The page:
Complaint ("Maruzen's Reply"), Exh. B. Specifically, the Tenyo
Tenyo Co., Ltd. is the owner worldwide of all of
the interectual (sic) property rights, including
copyrights associated with the Art Bank product,
which was first made on April 1, 1989. In return
for valuable consideration, receipt of which is
hereby acknowledged, Tenyo Co., Ltd. hereby
assigns and transfers to Maruzen Co., Ltd.
[Maruzen Japan], all of Tenyo Co., Ltd.'s
intellectual property interests for the Art Bank
product in the United States of America, including
any patent, trademark. . . . This assignment is
effective as of October 1, 1989.
In Addition, Maruzen Japan, by letter substantially tracking
the above letter's language, assigned all of its rights in the
Art Bank to Maruzen with regard to the United States
"Agreements transferring patent rights must be either
assignments or licenses. Whether an agreement be one or the
other is governed by its substance, not its label." CMS
Industries, Inc. v. L.P.S. International, Ltd., 643 F.2d 289,
294 (5th Cir. 1981) (citing Waterman v. Mackenzie,
138 U.S. 252, 255, 11 S.Ct. 334, 335, 34 L.Ed. 923 (1891)). "Where an
agreement effectively transfers the entire bundle of rights
residing in a patent, that agreement is an assignment." CMS
Industries, Inc. v. L.P.S. International, Ltd., 643 F.2d at 294
(citing Etherington v. Hardee, 290 F.2d 28, 29 (5th Cir.
1961)). Even Fascinations and Kay-Bee admit that an assignee of
a patent is considered to be a successor in title to ownership
of the patent, and may sue independently without being required
to join his assignor as an indispensable party under
Maruzen is the exclusive licensee of the Tenyo novelty bank
product. Although Tenyo is the originator, creator, developer,
and manufacturer of the Art Bank, it has assigned to Maruzen
all United States intellectual property rights in the Art Bank.
Amended Complaint ¶ 6. The letters annexed to Maruzen's reply
papers are indicative of an effective assignment of patent,
trademark, and copyrights in the Art Bank which were ultimately
assigned from Tenyo to Maruzen Japan, and then from Maruzen
Japan to its domestic subsidiary Maruzen for the United States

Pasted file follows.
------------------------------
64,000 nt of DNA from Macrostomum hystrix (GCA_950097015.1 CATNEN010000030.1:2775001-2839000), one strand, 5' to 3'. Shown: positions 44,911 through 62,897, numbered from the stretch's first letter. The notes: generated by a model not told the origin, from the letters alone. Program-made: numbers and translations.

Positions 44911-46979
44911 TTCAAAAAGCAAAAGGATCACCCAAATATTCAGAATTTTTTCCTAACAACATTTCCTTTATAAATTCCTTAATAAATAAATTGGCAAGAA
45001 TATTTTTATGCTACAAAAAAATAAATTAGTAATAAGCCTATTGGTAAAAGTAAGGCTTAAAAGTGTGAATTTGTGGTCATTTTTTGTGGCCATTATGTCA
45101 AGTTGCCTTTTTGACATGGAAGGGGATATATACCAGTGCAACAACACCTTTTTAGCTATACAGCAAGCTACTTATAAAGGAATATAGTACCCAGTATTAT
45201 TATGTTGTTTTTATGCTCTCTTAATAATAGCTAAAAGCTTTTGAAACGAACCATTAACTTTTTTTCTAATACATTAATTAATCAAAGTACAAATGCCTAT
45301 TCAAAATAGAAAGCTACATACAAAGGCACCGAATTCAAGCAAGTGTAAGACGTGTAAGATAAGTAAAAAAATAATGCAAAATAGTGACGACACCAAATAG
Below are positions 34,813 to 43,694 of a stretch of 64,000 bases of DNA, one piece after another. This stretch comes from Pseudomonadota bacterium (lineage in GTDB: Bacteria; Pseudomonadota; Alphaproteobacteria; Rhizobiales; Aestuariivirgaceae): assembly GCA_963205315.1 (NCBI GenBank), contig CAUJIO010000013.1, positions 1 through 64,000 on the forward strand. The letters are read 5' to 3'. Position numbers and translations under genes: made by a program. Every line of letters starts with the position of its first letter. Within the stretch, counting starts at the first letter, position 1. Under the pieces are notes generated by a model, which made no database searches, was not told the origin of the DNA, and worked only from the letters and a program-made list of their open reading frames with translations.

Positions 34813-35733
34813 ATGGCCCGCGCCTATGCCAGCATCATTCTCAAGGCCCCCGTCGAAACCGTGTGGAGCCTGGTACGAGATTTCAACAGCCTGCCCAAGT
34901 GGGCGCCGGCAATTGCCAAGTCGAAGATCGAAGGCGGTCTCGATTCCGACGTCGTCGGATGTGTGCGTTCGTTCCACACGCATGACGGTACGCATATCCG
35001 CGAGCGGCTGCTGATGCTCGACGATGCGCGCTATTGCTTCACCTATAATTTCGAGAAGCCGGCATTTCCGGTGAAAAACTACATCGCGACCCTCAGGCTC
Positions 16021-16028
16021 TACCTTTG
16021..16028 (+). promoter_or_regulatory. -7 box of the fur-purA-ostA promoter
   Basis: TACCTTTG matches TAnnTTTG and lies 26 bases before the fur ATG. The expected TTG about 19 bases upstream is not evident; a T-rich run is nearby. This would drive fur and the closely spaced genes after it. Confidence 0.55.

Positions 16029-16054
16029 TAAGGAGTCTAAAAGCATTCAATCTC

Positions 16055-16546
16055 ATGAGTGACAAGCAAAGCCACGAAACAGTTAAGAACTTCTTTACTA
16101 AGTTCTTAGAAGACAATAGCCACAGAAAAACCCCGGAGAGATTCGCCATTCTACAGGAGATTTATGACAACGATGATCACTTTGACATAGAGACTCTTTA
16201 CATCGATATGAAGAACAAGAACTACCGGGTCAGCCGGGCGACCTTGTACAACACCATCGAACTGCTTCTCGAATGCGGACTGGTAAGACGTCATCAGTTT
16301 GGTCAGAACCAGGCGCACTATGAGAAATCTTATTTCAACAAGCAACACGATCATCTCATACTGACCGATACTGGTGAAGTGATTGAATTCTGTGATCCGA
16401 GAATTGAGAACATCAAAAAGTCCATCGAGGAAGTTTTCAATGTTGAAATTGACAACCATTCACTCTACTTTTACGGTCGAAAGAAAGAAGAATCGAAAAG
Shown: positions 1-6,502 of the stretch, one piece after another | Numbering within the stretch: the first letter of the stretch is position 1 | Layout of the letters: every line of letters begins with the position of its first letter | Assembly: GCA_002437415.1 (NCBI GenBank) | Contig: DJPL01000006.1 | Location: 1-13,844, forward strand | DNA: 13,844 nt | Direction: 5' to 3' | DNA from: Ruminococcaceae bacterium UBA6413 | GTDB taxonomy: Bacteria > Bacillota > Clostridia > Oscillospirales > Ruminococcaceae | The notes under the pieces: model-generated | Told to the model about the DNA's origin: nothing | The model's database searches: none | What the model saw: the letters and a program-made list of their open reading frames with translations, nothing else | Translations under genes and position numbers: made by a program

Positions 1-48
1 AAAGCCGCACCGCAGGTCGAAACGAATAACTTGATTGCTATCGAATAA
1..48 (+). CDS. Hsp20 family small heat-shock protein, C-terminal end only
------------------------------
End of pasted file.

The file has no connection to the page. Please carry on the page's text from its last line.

market. See Koyanagi Decl.; Maruzen's Reply, Exh. B. Because
the United States market is the only market relevant to this
action, there is no need to join Tenyo or Maruzen Japan.
Neither party appears necessary to the action
at bar*fn4 and Maruzen has adduced sufficient information to
withstand motions to dismiss on the basis of its purported
failure to join Tenyo and Maruzen Japan as necessary
Next, Hyman requests that I dismiss this case, claiming that
service of process, pursuant to Fed.R.Civ.P. 4(d)(3), was
deficient, thus constituting a violation of due process. While
due process underlies the mechanism set up by Fed.R.Civ.P. 4,
requiring that sufficient notice be given "in such a manner
that there can be little doubt that the party has actual notice
of the claims in order to appear and defend," Rule 4 is to be
construed liberally with regard to service of process.
Durant and Isaacs v. Traditional Investments, Ltd., No.
88-9048, 1990 WL 33611 (S.D.N.Y. March 22, 1990) (LEXIS, Genfed
library, Courts file) (citing S.E.C. v. Tome, 833 F.2d 1086,
1092 (2d Cir. 1987)). Thus, when a defendant receives actual
notice of a lawsuit brought against him, technical
imperfections with service will rarely invalidate the service.
Durant and Isaacs v. Traditional Investments, Ltd., No.
88-9048. 1990 WL 33611 (S.D.N.Y. March 22, 1990) (LEXIS, Genfed
library, Courts file) (citing Wright & Miller, Federal Practice
and Procedure, at 1088, at 3132, n. 2.).
Fed R.Civ.P. 4(d)(3) allows service of process on
corporations through their "managing or general agents." This
requirement has been loosely interpreted, requiring merely that
service constitute some assurance that the corporation is
apprised of its status as a named defendant in a law suit.
Manchester Modes, Inc. v. Lilli Ann Corp., 306 F. Supp. 622, 626
Maruzen served Hyman by delivering the summons and a copy of
the complaint to Terrence P. Long, Hyman's National Sales
Manager. According to Hyman, Long is neither a managing agent
nor someone vested with powers to bind the corporation and thus
the corporation, having been improperly served, never received
sufficient notice of the suit against it, regardless that Long
accepted service without objection.
Long's responsibilities include attending national and local
trade shows. Long Affid. ¶ 3.; Daugherty Affid. ¶ 4. In
addition, as National Sales Manager, Long is responsible for
communication with and training of independent sales
representatives with respect to all of Hyman's products. Long
Affid. ¶¶ 2, 3. Certainly, Long's position as National Sales
Manager was reasonably considered by Maruzen to be a
responsible enough one, impliedly assuring that Long as an